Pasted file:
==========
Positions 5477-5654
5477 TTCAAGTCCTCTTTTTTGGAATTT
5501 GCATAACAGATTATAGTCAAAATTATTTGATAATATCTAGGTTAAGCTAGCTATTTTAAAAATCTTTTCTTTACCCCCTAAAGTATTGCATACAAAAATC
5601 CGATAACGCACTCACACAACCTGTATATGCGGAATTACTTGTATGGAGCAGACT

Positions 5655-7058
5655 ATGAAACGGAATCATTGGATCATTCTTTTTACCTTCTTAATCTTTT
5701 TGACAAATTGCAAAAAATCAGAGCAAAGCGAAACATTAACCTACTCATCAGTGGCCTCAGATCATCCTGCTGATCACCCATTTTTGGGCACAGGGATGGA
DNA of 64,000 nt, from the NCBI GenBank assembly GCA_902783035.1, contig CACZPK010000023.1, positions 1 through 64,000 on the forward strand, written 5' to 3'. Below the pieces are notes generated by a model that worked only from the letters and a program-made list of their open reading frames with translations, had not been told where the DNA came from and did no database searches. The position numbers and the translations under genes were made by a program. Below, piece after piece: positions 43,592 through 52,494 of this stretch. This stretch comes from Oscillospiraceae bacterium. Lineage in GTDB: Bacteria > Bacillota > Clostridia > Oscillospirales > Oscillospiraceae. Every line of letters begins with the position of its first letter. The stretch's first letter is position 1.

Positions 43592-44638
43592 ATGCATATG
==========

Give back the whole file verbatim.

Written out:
Positions 5477-5654
5477 TTCAAGTCCTCTTTTTTGGAATTT
5501 GCATAACAGATTATAGTCAAAATTATTTGATAATATCTAGGTTAAGCTAGCTATTTTAAAAATCTTTTCTTTACCCCCTAAAGTATTGCATACAAAAATC
5601 CGATAACGCACTCACACAACCTGTATATGCGGAATTACTTGTATGGAGCAGACT

Positions 5655-7058
5655 ATGAAACGGAATCATTGGATCATTCTTTTTACCTTCTTAATCTTTT
5701 TGACAAATTGCAAAAAATCAGAGCAAAGCGAAACATTAACCTACTCATCAGTGGCCTCAGATCATCCTGCTGATCACCCATTTTTGGGCACAGGGATGGA
DNA of 64,000 nt, from the NCBI GenBank assembly GCA_902783035.1, contig CACZPK010000023.1, positions 1 through 64,000 on the forward strand, written 5' to 3'. Below the pieces are notes generated by a model that worked only from the letters and a program-made list of their open reading frames with translations, had not been told where the DNA came from and did no database searches. The position numbers and the translations under genes were made by a program. Below, piece after piece: positions 43,592 through 52,494 of this stretch. This stretch comes from Oscillospiraceae bacterium. Lineage in GTDB: Bacteria > Bacillota > Clostridia > Oscillospirales > Oscillospiraceae. Every line of letters begins with the position of its first letter. The stretch's first letter is position 1.

Positions 43592-44638
43592 ATGCATATG